to be our highest duty to preserve our orga
nization, and continue our efforts in the
maintenance and defence of those principles,
and the constitutional rights of every section
and every class of citizens against their op
ponents of every description,..wheiher the so
called Republicans, Know-Nothings, 'or Fu
sionists; and to this end, we look with confi
dence to the support and approbation of all
good and true men—friends - of the Constitu
tion and the union throughout the country.
The meeting then proceeded to select can
didates for the various offices connected with
the organization of the House, when the fol
lowing gentlemen were nominated by accla
mation, viz :
For Speaker—Hon. W. A. Richardson, of
For Clerk—A. D. Banks, of Virginia.
For Sergeant-at-Arms—A- J. Glossbrenner,
For Doorkeeper—Z. W. McKnew, of Ma
For Postmaster—John M. Johnson, of Vir
For Public Printer—Cornelius Wendell, of
Cot. Richardson had received the 'distin
guished honor of a nomination for Speaker,
by his firm support of the Nebraska till du
ring the exciting con test of 1854; and it can
not but be gratifying to his numerons friends
that he was nominated by a unanimous vote
in" the Democratic caucus. His boldness,
courage, and constancy in that hour of trial,
and his eminent capacity for the position,
will render him worthy of the persevering
support of the Democra.cy'of the Union.
The Democracy in Congress are now in
the field, with their candidates and their
principles boldly announced to the world.—
The unanimity anti cordiality which marked
the proceedings of the Democratic caucus are
the best indications of coming success, and
we hope that the example will be followed in
the campaign of 1856.
WASHINGTON CITY, Dec. .3r—The weather
to day is. most beautiful and the city presents
a holiday appearance. At an early hour
crowds cornmenced flocking to the Capitol,
every portion of which soon became thronged.
The galleries of the House are crowded
to overflowing, and hundreds are unable to
The House was called to order at 12 o'clock
by Forney, he Clerk;:whon the new mem
bers were sworn in ; 225 members answered
to their names. ' 0,1 motion, Mr. Jones, of
Tenn., the House proceeded to the election of
Speaker. Mr. Richardson, of Illinois, Dem.,
had on the Ist ballot, 74; Henry M. Fuller, of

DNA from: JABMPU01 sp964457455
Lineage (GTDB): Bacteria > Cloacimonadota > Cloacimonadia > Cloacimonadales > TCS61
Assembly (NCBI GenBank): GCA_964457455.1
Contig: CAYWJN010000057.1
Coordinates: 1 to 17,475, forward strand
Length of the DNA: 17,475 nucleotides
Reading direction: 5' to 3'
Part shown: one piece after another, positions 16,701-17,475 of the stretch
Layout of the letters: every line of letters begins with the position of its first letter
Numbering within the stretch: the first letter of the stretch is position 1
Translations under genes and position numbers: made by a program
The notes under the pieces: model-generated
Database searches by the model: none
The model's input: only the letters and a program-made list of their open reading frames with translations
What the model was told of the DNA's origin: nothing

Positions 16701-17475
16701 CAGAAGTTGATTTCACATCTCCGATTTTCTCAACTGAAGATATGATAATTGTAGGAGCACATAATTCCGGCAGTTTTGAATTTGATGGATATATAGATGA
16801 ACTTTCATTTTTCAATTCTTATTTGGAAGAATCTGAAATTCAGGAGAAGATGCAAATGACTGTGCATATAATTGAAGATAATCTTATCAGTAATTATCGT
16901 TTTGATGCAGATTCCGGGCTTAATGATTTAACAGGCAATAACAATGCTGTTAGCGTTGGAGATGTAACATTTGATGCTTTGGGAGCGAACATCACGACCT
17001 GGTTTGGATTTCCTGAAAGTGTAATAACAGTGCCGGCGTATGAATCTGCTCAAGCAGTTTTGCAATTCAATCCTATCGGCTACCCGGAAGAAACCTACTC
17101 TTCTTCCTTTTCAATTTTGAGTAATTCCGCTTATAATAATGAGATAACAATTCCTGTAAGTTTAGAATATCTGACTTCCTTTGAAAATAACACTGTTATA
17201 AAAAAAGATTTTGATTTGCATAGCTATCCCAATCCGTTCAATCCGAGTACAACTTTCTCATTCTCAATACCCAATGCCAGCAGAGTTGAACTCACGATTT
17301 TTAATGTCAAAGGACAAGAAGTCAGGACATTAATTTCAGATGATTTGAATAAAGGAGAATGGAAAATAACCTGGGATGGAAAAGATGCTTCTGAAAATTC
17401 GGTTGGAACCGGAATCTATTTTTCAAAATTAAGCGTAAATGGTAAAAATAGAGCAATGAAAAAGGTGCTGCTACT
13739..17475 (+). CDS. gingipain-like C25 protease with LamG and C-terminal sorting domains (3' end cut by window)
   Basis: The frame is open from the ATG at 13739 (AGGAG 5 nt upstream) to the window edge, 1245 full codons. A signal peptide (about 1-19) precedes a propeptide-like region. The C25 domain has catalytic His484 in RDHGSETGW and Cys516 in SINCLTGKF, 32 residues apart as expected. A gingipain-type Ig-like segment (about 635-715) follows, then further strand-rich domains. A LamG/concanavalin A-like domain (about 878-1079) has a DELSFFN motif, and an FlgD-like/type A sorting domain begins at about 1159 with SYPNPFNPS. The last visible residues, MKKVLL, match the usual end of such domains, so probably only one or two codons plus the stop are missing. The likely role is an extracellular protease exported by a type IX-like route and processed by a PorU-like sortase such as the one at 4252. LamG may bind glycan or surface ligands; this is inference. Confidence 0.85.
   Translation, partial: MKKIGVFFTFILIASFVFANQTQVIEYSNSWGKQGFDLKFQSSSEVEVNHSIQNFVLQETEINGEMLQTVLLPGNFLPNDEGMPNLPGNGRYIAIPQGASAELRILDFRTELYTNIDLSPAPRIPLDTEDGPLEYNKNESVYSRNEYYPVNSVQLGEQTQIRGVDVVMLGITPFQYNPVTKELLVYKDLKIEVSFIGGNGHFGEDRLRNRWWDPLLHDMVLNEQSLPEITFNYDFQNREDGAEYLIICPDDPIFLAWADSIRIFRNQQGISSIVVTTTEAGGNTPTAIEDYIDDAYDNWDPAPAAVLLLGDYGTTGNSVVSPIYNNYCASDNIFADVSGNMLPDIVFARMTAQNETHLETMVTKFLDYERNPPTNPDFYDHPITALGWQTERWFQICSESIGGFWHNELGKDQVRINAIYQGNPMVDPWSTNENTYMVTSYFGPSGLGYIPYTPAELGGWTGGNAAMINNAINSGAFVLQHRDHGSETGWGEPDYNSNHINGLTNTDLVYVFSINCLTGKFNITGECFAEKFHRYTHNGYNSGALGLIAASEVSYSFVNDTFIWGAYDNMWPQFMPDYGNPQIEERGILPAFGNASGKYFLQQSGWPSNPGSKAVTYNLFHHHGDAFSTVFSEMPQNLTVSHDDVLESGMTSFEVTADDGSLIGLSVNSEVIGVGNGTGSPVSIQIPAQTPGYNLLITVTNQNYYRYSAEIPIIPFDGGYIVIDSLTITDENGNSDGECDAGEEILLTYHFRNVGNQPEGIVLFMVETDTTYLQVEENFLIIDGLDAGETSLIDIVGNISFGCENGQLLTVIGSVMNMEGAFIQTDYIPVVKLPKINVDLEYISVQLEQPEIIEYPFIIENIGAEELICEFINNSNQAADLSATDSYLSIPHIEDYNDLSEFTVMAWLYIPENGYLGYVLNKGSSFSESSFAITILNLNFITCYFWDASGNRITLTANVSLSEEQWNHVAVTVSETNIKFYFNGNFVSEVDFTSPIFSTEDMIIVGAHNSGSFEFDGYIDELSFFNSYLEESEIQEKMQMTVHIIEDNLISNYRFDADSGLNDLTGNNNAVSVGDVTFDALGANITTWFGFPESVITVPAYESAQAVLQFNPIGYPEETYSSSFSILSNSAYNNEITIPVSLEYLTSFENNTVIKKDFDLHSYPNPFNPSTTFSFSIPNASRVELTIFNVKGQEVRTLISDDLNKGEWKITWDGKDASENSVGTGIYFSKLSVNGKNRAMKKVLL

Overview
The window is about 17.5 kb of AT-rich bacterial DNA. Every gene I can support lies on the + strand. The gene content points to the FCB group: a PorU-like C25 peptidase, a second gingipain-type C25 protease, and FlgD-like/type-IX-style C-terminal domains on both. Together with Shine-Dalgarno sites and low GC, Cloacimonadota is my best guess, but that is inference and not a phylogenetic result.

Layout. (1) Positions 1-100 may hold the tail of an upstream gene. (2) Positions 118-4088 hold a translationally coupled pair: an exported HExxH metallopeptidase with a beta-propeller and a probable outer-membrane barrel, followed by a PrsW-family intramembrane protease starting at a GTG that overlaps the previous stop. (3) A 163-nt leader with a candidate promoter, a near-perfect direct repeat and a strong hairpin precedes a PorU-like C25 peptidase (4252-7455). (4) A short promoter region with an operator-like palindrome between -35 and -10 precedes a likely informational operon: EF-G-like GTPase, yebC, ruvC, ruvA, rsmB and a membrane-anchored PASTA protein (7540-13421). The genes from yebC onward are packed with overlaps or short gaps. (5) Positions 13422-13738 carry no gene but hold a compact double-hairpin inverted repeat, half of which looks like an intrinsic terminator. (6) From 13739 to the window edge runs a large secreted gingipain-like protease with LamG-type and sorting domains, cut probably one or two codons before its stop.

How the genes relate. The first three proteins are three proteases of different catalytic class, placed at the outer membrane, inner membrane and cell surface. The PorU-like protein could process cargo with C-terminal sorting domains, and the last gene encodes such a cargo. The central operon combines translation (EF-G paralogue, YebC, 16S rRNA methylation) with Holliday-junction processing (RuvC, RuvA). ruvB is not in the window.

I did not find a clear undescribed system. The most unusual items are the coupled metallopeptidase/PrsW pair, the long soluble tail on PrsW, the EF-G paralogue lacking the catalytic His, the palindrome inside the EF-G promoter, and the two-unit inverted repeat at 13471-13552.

Pennsylvania, 17, Compbell, of Ohio 53; Pen
nington, of New Jersey, 7; Marshall, of Ken
tucky,3o; Banks of Massachsetts, 21; vari
ous others were voted for. Much interest is
manifested. There was no election, 113 be
ing necessary to a choice. The Senate meets
at 3 o'clock this afternoon.
The Pegnsylvania Farm Journal.
We refer our readers to the advertisement
of the publishers of this valuable monthly pe
riodical in . another column. A new volume
commences with the January number.
The Publishers in the number of the pres
ent month, say :
"With the present number closes the fifth
volume of the Far:n Journal—and in asking
our subscribers to renew their patronage for
the ensuing year, we are aware that we do it
in the face of the fact that much dissatisfac
tion has been given many of them during the
twelve months that are just passed, in conse
quence of a want of punctuality in the
monthly issues, and the non-answering of
letters. And although we are not responsible
for any mismanagement or neglect of duty
prior to the ninth month,'yet we wish our
readers distinctly to understand that we are
by no means blind to the fact that such de
fects did exist to a considerable extent, at the
time we assumed our present duties; and
that it is now, and shall continue to be, our
utmost endeavor to prevent the recurrence of
them hereafter. Our facilities for publishing
the Journal are now so ample, that we are
fully prepared to say that nothing less than
circumstances absolutely bey3nd control,
shall prevent us from issuing it regularly on
the first of every month ; and we are led to
hope our readers will find that we mean pre
cisely what we say. We shall also intro
duce into the coming volume several new
features, of interest to our readers; such as
correct and reliable market reports, and ac
counts of new patents of such inventions as
are connected with agriculture and the do
mestic arts, &c."
"In our last number it was announced that
the editorial department of the Farm
Journal would be hereafter under the control
of A. M. SPANCLER, since then we have been
fortunate in securing the services of DAVID
A. WELLS, A. M., who will occupy the po
sition of principal editor, assisted by A. M.
SPANGLER, as associate. This addition, we
believe, will be found to be of the greatest
advantage to the future character of the Jour
As an author, Mr. WELLS is well known
from his connection with the Annual of Sci
entific Discovery, The Year Book of Agricul
ture, and several other scientific and popular
works. As a chemist and geoligist, Mr. W.
was a special pupil of Prof. AGASSIZ, was for
a time-an instructor in the chemical depart
ment of the Lawrence Scientific School at
Cambridge, afterwards chemist to the State
Board of Agriculture, and bas received ap
pointments on several of the State geological
His report on the soils of Ohio, and his
contributions to Silliman's Journal, the Amer
ican Association fqr tlio promotion of science,
and other journals, are well known. The se
ries of articles on the cultivation and manu
facture of flax, which appeared in the Scien
tific American last year, and Attracted so
much attention, were from his pen. They
will be resumed and continued in the pages
of the Farm Journal.
In addition to the services of Mr. WELLS
for the Farm Journal, regular contributions
will be made to its columns by a number of
the leading agriculturists and scientific men of
our country. The names of these contribu